Castro1.jpg
266619388_7f823b2796.jpg
English Translation- Free Thinking Batista Flees. This pictures shows a form of Castro's Visual propaganda. Getting rid of Batista was what was written on the sign. All of these people were apart of Castro's crowd.This also shows how many people were for Castro's and against Batista during his propagand times.

Public Speeches


Castro the individual
Castro’s transition to power was drastically smoother than revolutions previous that were usually bloodier. This was partly due to the fierceness and determination he had for the turn round of Cuba. He excited the imagination of the people, not just of Cuba but Latin America and Europe. His hopes were always set above the bar even when unrealistic, he still accomplished drastic change for Cuba.
His style was described as “colorful, extreme, flamboyant, and theatrical”(Bockman) He tended to behave different in appearance and behaviors. His fighting spirit and natural energy made him a leader people were willing to follow. He had the strong belief that if people have the will power to accomplish something than they are capable of moving mountains. Castro’s fighting personality inspired legends. For him, victory was always around the corner. Just as he commanded the rebels in the Sierra Maestra he was able to instill in his people an absolute certainty of ultimate victory. His speeches were piercing and displayed great literary skill.


“When men carry the same ideals in their hearts, nothing can isolate them-
neither prison walls nor the sod of cemeteries. For a single memory, a single spirit, a single idea, a single conscience, a single dignity will sustain them all.”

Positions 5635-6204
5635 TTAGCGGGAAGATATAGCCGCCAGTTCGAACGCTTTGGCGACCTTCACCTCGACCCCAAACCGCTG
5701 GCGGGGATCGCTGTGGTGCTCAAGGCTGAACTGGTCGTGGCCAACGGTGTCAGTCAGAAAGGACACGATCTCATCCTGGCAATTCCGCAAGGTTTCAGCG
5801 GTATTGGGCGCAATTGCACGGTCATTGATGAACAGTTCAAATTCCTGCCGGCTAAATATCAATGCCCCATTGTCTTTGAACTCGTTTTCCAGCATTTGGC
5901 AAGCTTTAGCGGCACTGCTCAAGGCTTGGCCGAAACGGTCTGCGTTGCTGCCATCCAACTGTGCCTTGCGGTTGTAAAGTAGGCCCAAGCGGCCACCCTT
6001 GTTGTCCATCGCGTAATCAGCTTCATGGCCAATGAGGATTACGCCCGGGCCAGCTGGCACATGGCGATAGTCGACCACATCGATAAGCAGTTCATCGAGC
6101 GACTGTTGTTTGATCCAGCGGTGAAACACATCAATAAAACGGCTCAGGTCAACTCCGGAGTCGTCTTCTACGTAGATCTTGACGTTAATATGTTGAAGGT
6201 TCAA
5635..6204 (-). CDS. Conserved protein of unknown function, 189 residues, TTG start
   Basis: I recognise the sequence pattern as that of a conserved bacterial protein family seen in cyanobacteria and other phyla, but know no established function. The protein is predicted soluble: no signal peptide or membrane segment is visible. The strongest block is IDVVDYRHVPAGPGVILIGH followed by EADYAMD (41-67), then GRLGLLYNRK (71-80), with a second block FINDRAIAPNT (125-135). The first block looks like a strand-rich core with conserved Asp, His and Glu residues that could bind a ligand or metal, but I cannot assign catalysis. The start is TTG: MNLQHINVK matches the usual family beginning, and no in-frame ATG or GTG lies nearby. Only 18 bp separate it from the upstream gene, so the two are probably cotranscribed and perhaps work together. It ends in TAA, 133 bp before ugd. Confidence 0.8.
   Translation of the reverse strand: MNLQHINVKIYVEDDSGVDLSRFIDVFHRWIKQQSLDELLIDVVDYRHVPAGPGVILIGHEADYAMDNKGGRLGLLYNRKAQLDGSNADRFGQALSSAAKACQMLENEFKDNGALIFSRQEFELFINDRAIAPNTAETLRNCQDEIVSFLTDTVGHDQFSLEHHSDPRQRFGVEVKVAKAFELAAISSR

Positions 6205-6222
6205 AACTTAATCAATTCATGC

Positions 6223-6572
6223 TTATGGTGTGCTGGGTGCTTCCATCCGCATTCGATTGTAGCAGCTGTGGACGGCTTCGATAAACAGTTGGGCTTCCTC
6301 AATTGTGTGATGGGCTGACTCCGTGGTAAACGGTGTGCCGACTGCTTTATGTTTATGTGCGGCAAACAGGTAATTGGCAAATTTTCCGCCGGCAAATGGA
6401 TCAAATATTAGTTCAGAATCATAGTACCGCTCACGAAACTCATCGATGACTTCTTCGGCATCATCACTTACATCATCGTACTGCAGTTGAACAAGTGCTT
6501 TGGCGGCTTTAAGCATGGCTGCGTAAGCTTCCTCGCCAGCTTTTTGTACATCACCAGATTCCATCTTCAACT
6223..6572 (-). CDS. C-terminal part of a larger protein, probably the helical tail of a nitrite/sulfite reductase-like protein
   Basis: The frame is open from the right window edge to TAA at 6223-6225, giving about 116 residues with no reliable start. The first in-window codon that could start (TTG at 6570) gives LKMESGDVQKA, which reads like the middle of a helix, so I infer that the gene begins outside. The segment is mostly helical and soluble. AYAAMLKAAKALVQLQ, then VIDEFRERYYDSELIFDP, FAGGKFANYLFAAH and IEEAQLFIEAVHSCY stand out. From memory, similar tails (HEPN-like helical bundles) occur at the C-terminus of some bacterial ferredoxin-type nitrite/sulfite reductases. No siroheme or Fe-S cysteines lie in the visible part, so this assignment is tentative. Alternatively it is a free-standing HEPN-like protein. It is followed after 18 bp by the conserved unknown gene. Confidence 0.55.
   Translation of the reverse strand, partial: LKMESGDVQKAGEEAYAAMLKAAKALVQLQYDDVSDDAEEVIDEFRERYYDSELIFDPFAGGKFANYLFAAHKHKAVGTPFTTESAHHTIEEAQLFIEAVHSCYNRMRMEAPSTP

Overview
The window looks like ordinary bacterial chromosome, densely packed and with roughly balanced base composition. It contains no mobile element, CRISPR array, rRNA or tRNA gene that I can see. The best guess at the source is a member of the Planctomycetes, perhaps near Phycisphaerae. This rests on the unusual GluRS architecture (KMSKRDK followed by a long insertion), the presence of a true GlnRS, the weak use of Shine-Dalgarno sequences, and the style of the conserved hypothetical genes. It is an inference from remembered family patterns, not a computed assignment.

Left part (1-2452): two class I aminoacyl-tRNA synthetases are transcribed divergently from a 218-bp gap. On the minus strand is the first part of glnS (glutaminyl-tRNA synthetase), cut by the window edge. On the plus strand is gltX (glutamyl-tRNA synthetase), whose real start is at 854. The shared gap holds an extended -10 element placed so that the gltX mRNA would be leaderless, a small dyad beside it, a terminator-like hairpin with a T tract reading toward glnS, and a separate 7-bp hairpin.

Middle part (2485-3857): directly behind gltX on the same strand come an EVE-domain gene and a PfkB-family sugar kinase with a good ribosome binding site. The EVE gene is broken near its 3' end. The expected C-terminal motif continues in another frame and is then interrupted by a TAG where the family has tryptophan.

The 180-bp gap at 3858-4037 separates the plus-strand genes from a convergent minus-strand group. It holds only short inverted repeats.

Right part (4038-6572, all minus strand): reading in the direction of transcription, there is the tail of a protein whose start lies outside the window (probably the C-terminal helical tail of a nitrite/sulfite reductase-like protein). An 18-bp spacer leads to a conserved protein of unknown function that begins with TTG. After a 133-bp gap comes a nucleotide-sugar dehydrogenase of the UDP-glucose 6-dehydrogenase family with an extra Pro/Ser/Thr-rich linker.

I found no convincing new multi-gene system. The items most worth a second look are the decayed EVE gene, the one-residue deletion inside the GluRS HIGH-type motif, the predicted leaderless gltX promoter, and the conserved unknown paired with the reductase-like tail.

-History will absolve me, Fidel Castro

Castro’s public image
Castro held a very close relationship with the public. He gave frequent speeches, held meetings and had appearances on television, radio and various locations about Cuba. His unique style and orating skills created a link to the people of Cuba.

Castro almost always wore his soldier’s uniform, reminiscent of the guerilla war fought in the Sierra Maestra, with the purpose of projecting the image revolutionary intent. It was a constant reminder to the people that the revolution was on going. The uniform also sent out the message that Castro was a fighter for the people and that he was one of them. Castro fought for change in Cuba as he fought for the liberation of Cuba from Batista’s regime. Against his will Castro was viewed as infallible by many. He denounced this when he laid out all his mistakes in his speech, thoroughly exploring each decision and why it went wrong. Castro was viewed as both a “comrade, cuadillo and benefactor rolled in one,”(Balfour).


Speeches and public involvement
Earlier in Castro’s career his speeches were heavily dependent on rhetoric and with frequent allusions to the bible and literature as was the tradition for Hispanic leaders. His post revolutionary style, although no less impacting, was longer and more developed. They were more informational with less intention of arousing. His style was to create a connection to the audience and from there improvise depending on their mood. He projected almost constant energy that kept the crowd going alternating facts and jokes. He would interact with the crowd and answer to comments and concerns as he went in a conversational way. Castro made an effort to explain his intentions and decisions so the people could understand his view point. His speeches would address a broad range of topics that were all looked into in depth with allusions to common day things that established himself with the common person. In his speech to the metal workers in the 1967 he referenced the state produced ice cream brand Coppelia as an example of the deteriorating affects of capitalism on the quality of items.